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Russia: Government Wants To Have Tax Code In Place By 1999

Moscow, 11 February 1998 (RFE/RL) -- Russian Finance Minister Mikhail Zadornov said Tuesday that this year is the last chance the government can hope to pass a new tax code.

Zadornov said at a news conference that State Duma must pass the tax code by the middle of the year or tax reform will be delayed by at least two years.

The code, which slashes the number of taxes and reduces rates, is considered essential to clean up Russia's messy public finances, troubled by chronic tax evasion. Tax collection was less than 70 percent of targeted levels last year.

Zadornov said Duma deputies must pass the bulk of the code by mid-year, otherwise it will be delayed by debate on the 1999 budget, which starts after deputies return from their summer break. This year is also the last chance for serious consideration of tax reform before Duma deputies begin gearing up for elections in 1999, which will be followed by presidential elections in 2,000.

The government submitted its draft tax code to the Duma February 2, which will be considered by deputies in March along with 10 alternative versions put forward by legislators and regional leaders. The code is a revised version of a bill submitted to the Duma last year, which deputies sharply criticized.

Zadornov said he was confident that the Duma would pass the code in a first reading in March, paving the way for full passage this year. The government wants to have the code in place by next year to base the 1999 budget on it.

Deputy Finance Minister Mikhail Motorin, who is in charge of tax reform, said the government's proposals would reduce the overall tax burden on the economy by 60,000 million rubles ($10 billion) or 2 percent of gross domestic product.

He said the code eliminates some exemptions, lowers taxes on company profits to 30 percent and reduce taxes on payroll as part of the government's efforts to discourage employers from hiding wages.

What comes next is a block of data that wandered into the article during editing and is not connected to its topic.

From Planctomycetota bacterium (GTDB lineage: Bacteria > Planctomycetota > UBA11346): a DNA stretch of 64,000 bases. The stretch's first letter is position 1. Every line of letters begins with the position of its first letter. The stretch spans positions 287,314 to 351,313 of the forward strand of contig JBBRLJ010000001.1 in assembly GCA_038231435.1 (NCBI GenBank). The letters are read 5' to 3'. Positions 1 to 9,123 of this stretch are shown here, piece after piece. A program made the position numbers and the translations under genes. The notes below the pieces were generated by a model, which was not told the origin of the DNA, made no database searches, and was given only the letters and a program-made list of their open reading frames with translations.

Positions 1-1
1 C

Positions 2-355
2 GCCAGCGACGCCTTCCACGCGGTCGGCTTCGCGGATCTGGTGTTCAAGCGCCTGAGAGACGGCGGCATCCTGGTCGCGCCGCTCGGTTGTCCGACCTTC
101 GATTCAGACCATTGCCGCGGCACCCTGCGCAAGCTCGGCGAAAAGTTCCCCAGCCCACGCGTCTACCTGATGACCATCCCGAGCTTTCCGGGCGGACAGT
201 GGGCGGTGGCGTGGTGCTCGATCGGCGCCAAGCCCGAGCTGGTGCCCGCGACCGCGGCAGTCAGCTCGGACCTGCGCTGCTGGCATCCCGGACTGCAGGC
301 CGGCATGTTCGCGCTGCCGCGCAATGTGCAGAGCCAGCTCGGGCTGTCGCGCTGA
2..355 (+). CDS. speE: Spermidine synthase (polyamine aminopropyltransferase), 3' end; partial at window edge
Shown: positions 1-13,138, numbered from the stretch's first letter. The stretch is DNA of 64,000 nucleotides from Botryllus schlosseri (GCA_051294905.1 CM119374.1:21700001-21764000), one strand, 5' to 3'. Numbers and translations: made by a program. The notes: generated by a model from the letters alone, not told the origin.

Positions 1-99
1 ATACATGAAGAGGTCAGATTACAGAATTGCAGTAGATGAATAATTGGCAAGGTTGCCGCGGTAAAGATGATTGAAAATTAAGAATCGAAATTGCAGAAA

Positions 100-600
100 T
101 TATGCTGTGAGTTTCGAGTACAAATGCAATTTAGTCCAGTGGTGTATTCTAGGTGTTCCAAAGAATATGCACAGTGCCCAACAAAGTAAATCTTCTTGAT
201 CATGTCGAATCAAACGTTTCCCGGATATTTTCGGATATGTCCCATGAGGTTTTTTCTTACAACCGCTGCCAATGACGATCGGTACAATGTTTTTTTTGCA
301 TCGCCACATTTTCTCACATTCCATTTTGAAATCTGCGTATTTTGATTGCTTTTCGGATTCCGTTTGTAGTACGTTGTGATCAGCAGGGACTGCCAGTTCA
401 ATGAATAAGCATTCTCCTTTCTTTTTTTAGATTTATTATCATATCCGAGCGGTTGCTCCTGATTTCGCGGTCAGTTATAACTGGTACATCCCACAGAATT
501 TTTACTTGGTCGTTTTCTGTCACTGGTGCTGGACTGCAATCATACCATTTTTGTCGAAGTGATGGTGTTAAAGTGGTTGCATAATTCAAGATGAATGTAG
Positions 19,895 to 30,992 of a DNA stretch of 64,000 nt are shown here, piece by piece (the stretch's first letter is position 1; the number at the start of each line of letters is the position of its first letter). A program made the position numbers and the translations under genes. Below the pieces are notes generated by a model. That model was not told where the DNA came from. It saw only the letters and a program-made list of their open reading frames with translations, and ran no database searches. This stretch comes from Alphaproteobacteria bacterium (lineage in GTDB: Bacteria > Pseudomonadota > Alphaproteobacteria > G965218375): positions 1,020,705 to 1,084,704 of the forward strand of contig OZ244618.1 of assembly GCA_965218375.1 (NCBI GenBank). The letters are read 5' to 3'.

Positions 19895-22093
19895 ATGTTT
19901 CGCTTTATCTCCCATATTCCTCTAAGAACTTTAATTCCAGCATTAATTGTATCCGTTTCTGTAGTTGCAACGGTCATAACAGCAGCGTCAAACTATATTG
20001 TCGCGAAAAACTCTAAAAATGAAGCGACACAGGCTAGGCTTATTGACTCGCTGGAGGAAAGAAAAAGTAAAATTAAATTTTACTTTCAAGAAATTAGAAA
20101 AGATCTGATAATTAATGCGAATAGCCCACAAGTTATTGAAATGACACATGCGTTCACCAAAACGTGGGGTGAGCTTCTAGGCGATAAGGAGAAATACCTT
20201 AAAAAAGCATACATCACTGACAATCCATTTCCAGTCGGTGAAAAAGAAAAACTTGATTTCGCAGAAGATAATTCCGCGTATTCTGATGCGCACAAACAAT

Motorin said the proposals attempt to meet the concerns of deputies halfway by reducing the tax burden more than in the government's original draft code.

The draft reflects a change of leadership at the Finance Ministry, which First Deputy Prime Minister Anatoly Chubais lost control over last month. He was replaced by Zadornov, a former deputy of the reformist Yabloko faction.

As a Duma member, Zadornov had sharply criticized the government's proposals for failing to reduce the tax burden significantly and giving too much power to the tax authorities.

Although some deputies have said the revisions will ease passage of the code in the Duma, others have said it still faces an uphill battle.

Svetlana Orlova, chair of the Duma's subcommittee on tax, said the government's draft tax code is an improvement over previous proposals, but warned that deputies will demand major changes before approving it. She said most deputies think the government's draft does not go far enough to reduce the tax burden.

Orlova said a special tax commission is considering the government's draft code along with the alternative versions. The Duma is scheduled to hold a hearing on the tax code on March 5, with a first reading of the bill to follow later in the month.

Although the government has succeeded in improving tax collection during the past few months, it is expected to have difficulty meeting the budget this year. The financial crisis has made borrowing on international financial markets prohibitively expensive, forcing the government to rely heavily on tax collection.

Zadornov said Russia would not issue a Eurobond until at least April this year, when financial markets are expected to improve.